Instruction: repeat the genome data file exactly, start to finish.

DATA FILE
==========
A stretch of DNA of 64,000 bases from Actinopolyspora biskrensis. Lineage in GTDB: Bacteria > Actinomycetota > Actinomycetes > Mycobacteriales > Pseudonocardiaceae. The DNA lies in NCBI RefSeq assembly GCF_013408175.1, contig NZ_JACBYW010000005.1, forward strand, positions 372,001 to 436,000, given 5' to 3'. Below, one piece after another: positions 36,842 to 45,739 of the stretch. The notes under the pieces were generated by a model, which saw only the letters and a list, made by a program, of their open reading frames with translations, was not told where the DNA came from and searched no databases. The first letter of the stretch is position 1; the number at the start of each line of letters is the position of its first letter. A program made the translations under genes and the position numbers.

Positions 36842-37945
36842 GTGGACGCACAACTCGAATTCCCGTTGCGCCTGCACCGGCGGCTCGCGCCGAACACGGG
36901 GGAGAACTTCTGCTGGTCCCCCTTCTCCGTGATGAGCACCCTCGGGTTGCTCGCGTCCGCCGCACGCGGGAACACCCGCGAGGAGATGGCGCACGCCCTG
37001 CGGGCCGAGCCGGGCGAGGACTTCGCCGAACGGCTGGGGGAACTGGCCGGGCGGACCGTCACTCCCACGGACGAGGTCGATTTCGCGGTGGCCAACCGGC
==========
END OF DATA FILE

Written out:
A stretch of DNA of 64,000 bases from Actinopolyspora biskrensis. Lineage in GTDB: Bacteria > Actinomycetota > Actinomycetes > Mycobacteriales > Pseudonocardiaceae. The DNA lies in NCBI RefSeq assembly GCF_013408175.1, contig NZ_JACBYW010000005.1, forward strand, positions 372,001 to 436,000, given 5' to 3'. Below, one piece after another: positions 36,842 to 45,739 of the stretch. The notes under the pieces were generated by a model, which saw only the letters and a list, made by a program, of their open reading frames with translations, was not told where the DNA came from and searched no databases. The first letter of the stretch is position 1; the number at the start of each line of letters is the position of its first letter. A program made the translations under genes and the position numbers.

Positions 36842-37945
36842 GTGGACGCACAACTCGAATTCCCGTTGCGCCTGCACCGGCGGCTCGCGCCGAACACGGG
36901 GGAGAACTTCTGCTGGTCCCCCTTCTCCGTGATGAGCACCCTCGGGTTGCTCGCGTCCGCCGCACGCGGGAACACCCGCGAGGAGATGGCGCACGCCCTG
37001 CGGGCCGAGCCGGGCGAGGACTTCGCCGAACGGCTGGGGGAACTGGCCGGGCGGACCGTCACTCCCACGGACGAGGTCGATTTCGCGGTGGCCAACCGGC